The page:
When programmers get it right

Technology makes our lives better to the extent we don’t have to think about it.  Robert Pirsig makes this point in Zen and the Art of Motorcycle Maintenance, and it’s still true: technology that draws attention to itself has failed (except to a very hard-core audience of which I am probably part 😉 ).

For the last two years, I have been using Google Chrome to view PDFs at work.  Dozens a day, usually with at least five open at a time.  For the last two years, every time I have rotated the view clockwise or counterclockwise, my page has shifted off-screen and I have had to scroll to get back to it.  Has that stopped me from doing my job?  No.  Has it drawn undue attention to the underlying technology?  Yes.  Very yes.

I cannot express my delight at finding, after a recent Chrome update, that I wasn’t the only one with this problem — and that it has been fixed!  I rotated my PDF and reached for the scrollbar, but then I noticed the underlying technology in a good way: I was still looking at the same page I had been.  Now each day is a bit smoother, and my job is a bit easier, because the fix has reduced, rather than increased, my mental workload.

My sincere thanks to everyone involved in pdfium bug 116297.  Special thanks to thestig at chromium.org for making the fix!  If you read this, thestig, please know you have succeeded.

Note to programmers: sometimes small fixes are big wins.  It took thestig two lines of code to save me several minutes of wasted effort per work day, every work day, possibly for the rest of my career.  Fix the small things — your users will thank you!

Why Assumptions are Important

Every piece of technology is built to work provided its assumptions hold.  Every piece of electronics, for example, assumes it will have power.  No power => no function (as famously noted by The IT Crowd).  By breaking those assumptions, you can do some amazing things:

In this video (~36 min), scanlime finds exactly the right microsecond to drop the power supply — just enough! — to cause the processor built into a graphics tablet to dump its entire memory over a USB connection.  This is not a function the tablet was supposed to provide!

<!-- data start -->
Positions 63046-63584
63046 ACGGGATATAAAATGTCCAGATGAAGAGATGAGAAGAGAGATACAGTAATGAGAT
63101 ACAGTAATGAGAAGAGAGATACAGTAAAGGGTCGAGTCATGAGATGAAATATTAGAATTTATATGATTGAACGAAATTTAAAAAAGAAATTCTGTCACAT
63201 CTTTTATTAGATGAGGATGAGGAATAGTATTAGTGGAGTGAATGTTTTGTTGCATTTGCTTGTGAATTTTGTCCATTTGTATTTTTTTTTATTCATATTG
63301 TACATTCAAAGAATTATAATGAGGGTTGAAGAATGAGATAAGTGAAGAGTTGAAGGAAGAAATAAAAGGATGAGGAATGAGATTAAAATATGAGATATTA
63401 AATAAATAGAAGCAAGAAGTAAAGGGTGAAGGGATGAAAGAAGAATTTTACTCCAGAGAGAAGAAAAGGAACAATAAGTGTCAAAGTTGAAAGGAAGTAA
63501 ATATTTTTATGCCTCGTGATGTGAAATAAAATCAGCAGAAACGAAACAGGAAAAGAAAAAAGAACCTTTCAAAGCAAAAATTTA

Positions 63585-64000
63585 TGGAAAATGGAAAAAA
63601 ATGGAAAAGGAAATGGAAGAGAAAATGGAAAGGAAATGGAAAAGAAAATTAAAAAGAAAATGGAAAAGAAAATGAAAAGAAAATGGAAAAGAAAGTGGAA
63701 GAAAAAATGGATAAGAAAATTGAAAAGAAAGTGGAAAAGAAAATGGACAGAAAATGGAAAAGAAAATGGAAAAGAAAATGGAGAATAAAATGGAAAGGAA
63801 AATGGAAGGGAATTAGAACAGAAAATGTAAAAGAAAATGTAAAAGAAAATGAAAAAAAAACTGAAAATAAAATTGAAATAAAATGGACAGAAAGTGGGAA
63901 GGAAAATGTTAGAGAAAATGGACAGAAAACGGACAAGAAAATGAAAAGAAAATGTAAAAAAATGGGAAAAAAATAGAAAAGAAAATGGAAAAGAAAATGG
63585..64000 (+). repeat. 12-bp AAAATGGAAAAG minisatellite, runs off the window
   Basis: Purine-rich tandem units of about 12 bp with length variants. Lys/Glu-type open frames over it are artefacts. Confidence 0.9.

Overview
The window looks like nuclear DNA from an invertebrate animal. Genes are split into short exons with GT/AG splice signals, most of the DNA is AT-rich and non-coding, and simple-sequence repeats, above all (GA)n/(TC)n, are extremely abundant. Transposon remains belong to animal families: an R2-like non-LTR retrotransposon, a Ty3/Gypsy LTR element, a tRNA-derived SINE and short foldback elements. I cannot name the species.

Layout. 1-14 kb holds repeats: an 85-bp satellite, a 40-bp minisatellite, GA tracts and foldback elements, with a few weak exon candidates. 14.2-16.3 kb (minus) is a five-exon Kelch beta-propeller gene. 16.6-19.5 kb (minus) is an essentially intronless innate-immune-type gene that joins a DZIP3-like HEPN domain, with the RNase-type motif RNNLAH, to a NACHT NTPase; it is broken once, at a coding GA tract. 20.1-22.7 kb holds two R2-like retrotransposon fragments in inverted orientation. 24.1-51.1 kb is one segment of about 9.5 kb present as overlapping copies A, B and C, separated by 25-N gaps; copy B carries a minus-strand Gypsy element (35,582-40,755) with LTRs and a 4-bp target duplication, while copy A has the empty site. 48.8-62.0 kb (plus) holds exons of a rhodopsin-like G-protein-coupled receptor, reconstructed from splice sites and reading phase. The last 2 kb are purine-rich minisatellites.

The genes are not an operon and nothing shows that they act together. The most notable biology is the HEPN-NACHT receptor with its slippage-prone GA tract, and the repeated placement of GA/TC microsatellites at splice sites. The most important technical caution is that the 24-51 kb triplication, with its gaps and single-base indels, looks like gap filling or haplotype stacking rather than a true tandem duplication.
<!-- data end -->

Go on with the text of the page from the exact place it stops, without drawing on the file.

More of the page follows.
By painstakingly, scientifically defeating the assumption of a stable power supply, the tablet’s firmware control program, intended to be kept within the tablet, becomes available to inspect.  And, as scanlime points out at the end of the video, that control program may well open other doors.  Analyzing the control program may reveal other assumptions the tablet makes — assumptions that can be broken to change the tablet’s function to what she wants it to be.

Every system is only functional, secure, reliable, or any good at all, as long as its assumptions hold.  Whenever you think about the latest gizmo, don’t just ask what it will do for you.  Ask what it won’t do for you when you least expect it — when the gizmo assumes wrong.

@party 2016, or, What the bookmark said

The "Type Theory" bookmarks at @party 2016

The “Type Theory” bookmarks at @party 2016

I watched the stream of the compos at @party 2016 and enjoyed the video of Type Theory by nom de nom and Tymbeusz (YouTube).  Until now, though, I had no idea what the bookmarks looked like!  Thanks to jmph and the @party folks for putting a scan on scene.org.  In case you don’t want to download the >20MB archive including the video, here’s the scan.  The NFO file is below.  The hand-written serial number on the bookmark is out of 64 they printed.

 

NFO:

-- .. ::: .. --

Type Theory

a WILD
 production
 for @PARTY
 2016

nom de nom
 & Tymbeusz

Thanx Flourish

We printed @Party bookmarks on a c. 1895 letterpress with a 3" x 5"
 chaise: The Kelsey Excelsior. We used a well-known font, Goudy
 Old School. We did an edition of 1000000 bookmarks (in binary).
 The type was composed and set by hand, printed by hand, and the
 printed cards were cut into bookmark shape by hand.

Why no @ on the card? We didn't have that piece of type.

 

*You* choose your operating system!

http://www.tomshardware.com/news/windows-10-auto-schedules-updates,31802.html via Slashdot.

The Windows 10 update reminder on older versions of Windows has started scheduling automatic installation of Windows 10 (!).  Keep an eye on the Control Panel to make sure you don’t lose the ability to choose your own OS.

Or switch to Linux 🙂 .

PS- whatever you do, please also raise a stink and let Microsoft know this is not acceptable behaviour.